I went out with an old friend from Scotland last night. It’s not that he told me anything I hadn't already heard or thought about, but the sense of alarm he instilled was perhaps the result of his accent (anyone who watched Dad’s Army in their youth is hard wired to associate Scottish accents with doom).
So now I am seriously worried. Everyone who knows anything seems to agree that one way or another something either very terrible or very radical has to happen to save the Eurozone. But radical action requires European co-ordination and charity from the better-off countries towards the most indebted. If anything the tide of public opinion in Europe is running in the opposite direction. Take Holland - once one of the most enthusiastic supporters of European integration - now firmly among the sceptics. Europe is also facing a backlash in many countries against open borders within the Union, previously seen as a great achievement. The Greeks are already on the streets but if leaked EU plans to, in effect, take over their country’s economic policy are enacted this is just the beginning of a popular tide of revolt which could sweep the fringes of the continent.
Here at home most of the economic indicators are terrible (more bad news of manufacturing and mortgage borrowing today) and this is before families have borne the full brunt of lost services, jobs and for most families declining living standards. We appear to be closing in on a crisis where either the Coalition has to soften its austerity package (which could risk a loss of international confidence in the country), or we could slide into a long period of stagnation or worse (apparently the next quarter’s GDP figures will be given a lift by the Olympic ticket sales but that really is a blip). Meanwhile the deficit in America is big enough to see from outside the solar system, the Japanese economy has been stagnant for years and is now coping with the terrible consequences of the earthquake, the Chinese economy is being unbalanced by a housing bubble, and so it goes on.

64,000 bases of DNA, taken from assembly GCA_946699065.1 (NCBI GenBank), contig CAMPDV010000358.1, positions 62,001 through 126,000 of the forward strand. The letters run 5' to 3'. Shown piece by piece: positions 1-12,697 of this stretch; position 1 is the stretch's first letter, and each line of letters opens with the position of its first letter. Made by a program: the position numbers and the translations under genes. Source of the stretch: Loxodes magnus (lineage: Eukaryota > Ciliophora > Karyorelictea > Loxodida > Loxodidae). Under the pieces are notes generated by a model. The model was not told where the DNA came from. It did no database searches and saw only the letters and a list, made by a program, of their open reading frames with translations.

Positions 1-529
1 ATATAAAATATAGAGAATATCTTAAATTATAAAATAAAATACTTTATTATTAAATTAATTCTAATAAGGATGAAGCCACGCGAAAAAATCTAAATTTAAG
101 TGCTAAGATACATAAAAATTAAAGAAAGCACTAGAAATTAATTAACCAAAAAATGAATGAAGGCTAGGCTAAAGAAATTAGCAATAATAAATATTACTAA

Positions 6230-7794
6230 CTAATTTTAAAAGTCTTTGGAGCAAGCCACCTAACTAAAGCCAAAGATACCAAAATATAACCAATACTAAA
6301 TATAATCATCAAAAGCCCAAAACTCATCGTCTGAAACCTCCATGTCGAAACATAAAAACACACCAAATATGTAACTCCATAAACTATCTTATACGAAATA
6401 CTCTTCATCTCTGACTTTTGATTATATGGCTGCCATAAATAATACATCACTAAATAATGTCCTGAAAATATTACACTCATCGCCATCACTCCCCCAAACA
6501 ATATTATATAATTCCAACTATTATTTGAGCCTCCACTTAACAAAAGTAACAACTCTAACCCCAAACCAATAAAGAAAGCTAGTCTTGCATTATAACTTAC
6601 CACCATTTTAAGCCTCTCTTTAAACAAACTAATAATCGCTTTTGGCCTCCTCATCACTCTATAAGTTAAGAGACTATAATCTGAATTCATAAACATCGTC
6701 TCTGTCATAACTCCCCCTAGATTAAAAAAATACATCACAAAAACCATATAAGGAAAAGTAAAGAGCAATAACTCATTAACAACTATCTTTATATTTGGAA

In the twenties there was a crash, a lull and then the full depression with its terrible social costs and its contribution to political volatility, extremism and war. It feels now like Europe and the US are like cartoon characters, the credit crunch was the cliff, but we just kept running and now we are looking down, and down.
So what apart from running around in circles and hiding our savings under the bed can ordinary people like us do? To be honest I haven’t a clue, but because doing something – however futile - is one way of dealing with a rising sense of panic here are some random thoughts:
Even if, like me, you don;t normally read - or in my case understand - economics, it's worth keeping up with the unfolding events in Europe; I suspect they will affect our lives for some time to come (it seems there’s another scary column in the FT every day).
Contribute to the sense that radical problems require radical action. This is not a time for petty minded nationalism or political point scoring. If, for example, the Coalition decided to soften the austerity package (as Will Hutton predicted on Sunday) it should be applauded not attacked.
Encourage dialogue. As my colleague Adam Lent said in his post yesterday, moderate parties of the left and right need to find common ground in the face of the economic challenges and the risks of extremist populism
Celebrate those who take risks in the real economy. In the end the best way to get us and other countries out of the mire of debt is economic growth. But uncertainty and deficit reduction make growth less likely. So we desperately need people and companies that buck the trend and take a gamble on a better tomorrow by creating new enterprises and jobs.
All of which is, of course, hot air. But after listening to Private Frazer last night I’m not even inclined to echo the catchphrase of Corporal Jones.
The public are ahead of policy-makers and, indeed, most of the business world. COP26 is an enormous opportunity to catch up. Global leaders should take it.
Al Mathers Anthony Painter
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